In this exhibition, we see an ongoing exploration of the African American experience through an installation of Whitfield Lovell’s charcoal on wood assemblages created over the past decade. Lovell continues to incorporate found objects in his work which create a strong sculptural presence that invokes issues of cultural heritage and personal identity.
The artist carefully selects the pieces of old wood used for each work, paying particular attention to the natural textures and remnants of color left by layers of paint or wallpaper. The knots and growth lines in each piece of wood make the background for each charcoal drawing as unique as a fingerprint, reminding us of Lovell’s early 90s series of oil-stick and charcoal drawings of hands.
Generally, his subjects are anonymous people inspired by a large personal collection of early 20th century photographs, although some images are of his own relatives from photographs taken by his father. Lovell states, “I think there is something really special about the photographs I’m working from now, in that my family photographs led me to doing very personal, autobiographical things. Now that I’m working from images of people that I don’t know, I feel that they represent all of our ancestors.”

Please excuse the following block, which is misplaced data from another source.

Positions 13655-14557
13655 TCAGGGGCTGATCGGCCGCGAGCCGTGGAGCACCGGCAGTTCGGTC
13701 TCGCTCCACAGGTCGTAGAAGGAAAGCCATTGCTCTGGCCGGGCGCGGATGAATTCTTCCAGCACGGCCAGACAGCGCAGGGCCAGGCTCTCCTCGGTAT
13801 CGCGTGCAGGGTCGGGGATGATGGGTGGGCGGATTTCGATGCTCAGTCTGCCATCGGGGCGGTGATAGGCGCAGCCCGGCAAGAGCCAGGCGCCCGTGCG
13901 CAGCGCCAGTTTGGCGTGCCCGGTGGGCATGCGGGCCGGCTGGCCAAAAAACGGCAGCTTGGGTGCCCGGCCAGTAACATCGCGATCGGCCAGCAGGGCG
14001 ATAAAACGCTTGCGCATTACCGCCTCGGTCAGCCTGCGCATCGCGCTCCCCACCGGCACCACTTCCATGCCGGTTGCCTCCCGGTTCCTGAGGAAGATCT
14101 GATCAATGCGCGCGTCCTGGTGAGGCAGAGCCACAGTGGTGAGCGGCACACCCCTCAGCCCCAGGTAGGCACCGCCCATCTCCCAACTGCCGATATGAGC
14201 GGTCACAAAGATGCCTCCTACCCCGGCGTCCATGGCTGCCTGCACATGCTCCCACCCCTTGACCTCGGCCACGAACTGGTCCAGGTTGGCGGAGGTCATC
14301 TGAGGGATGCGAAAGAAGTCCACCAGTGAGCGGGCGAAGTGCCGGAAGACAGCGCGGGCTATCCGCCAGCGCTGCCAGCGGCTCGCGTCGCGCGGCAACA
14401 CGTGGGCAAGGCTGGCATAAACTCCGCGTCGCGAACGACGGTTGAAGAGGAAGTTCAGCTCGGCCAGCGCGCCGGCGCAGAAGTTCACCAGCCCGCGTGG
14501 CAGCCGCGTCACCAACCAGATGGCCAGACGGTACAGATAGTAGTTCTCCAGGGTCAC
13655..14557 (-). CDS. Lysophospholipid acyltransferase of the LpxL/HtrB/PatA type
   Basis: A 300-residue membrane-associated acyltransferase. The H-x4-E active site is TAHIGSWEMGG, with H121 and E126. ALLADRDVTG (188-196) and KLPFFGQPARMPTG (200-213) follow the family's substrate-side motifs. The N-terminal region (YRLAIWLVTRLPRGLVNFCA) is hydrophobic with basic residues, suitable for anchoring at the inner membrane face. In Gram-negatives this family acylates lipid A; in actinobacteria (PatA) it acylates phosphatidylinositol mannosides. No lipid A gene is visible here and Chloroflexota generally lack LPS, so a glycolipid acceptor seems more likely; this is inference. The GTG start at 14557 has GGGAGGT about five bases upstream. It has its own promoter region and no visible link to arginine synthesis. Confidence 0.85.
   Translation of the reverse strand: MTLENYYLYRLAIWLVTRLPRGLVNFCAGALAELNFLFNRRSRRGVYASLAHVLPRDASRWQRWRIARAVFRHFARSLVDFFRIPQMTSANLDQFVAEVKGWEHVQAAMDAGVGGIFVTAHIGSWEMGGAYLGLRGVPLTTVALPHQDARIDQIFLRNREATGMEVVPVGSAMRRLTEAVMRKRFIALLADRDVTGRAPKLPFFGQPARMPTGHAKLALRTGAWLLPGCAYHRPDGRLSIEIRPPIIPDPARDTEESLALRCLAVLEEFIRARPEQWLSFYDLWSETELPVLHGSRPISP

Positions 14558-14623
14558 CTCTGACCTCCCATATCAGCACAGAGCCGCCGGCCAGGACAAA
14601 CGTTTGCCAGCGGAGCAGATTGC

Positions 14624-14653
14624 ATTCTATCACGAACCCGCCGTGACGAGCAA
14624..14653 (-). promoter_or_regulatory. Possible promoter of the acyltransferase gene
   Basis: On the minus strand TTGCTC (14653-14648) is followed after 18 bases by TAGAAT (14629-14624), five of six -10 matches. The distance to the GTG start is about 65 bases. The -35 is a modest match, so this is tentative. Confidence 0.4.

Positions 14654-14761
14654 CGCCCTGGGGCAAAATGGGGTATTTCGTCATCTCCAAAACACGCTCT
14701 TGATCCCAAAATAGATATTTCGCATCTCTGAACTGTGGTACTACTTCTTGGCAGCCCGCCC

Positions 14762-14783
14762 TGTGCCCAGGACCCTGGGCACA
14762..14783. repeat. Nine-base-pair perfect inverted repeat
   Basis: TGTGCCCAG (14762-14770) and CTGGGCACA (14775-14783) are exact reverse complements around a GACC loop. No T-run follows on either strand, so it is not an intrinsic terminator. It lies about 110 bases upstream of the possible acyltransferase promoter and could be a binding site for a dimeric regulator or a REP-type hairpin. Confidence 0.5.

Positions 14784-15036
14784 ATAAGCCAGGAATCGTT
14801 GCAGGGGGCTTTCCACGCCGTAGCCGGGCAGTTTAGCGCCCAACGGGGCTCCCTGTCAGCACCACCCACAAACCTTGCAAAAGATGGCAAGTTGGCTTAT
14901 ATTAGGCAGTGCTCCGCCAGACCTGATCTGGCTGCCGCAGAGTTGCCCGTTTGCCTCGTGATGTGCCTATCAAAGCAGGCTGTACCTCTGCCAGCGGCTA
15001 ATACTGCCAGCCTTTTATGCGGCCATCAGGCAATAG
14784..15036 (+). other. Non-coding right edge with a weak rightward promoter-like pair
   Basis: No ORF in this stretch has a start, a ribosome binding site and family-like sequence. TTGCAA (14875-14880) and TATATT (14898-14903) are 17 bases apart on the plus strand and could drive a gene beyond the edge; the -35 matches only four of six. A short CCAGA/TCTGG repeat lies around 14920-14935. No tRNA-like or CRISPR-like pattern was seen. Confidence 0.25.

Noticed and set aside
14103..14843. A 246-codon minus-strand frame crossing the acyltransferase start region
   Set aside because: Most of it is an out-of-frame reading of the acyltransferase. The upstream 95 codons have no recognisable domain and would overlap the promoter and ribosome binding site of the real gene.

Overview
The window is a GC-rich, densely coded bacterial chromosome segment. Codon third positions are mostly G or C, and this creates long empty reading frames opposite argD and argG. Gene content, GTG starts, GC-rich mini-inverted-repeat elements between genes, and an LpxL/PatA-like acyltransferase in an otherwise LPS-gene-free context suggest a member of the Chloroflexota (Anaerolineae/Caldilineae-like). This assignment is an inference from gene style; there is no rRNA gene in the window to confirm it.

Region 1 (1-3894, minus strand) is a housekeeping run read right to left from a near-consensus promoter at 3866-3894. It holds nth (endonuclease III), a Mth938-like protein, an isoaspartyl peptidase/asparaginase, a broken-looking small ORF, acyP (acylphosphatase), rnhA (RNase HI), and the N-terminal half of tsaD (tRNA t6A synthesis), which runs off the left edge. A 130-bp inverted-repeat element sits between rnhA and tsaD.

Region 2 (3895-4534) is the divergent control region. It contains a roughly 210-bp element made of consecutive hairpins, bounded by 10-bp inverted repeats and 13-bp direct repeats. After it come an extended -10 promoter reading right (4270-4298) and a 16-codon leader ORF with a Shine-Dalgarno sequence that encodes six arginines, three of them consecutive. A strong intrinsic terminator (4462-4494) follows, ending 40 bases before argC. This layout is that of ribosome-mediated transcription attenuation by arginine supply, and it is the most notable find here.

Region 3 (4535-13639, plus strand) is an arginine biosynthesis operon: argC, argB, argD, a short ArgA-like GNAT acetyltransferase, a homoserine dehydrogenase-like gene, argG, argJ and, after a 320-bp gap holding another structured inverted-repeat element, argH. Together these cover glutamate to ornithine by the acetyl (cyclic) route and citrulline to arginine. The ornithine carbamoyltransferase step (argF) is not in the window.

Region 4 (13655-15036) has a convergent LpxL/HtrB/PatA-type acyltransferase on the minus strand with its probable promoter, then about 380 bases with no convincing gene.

Lovell sheds new light in his depictions of African-Americans who were considered ordinary men and women of their time and who often went unnoticed in history. His portraits show men and women who may not have had much materialistically, but who persevered through life with honor and dignity. In one work featured in the exhibition, we see an excellent example of feminine strength. In Cada Dia, a female figure is seated with her head boldly turned toward the viewer. Her cowboy hat and heavy clothing suggest a masculine assertiveness. Lovell incorporates an old and weathered chair into this piece that not only complements the woman’s rugged attire, but creates a sculptural environment that invites the viewer into the piece.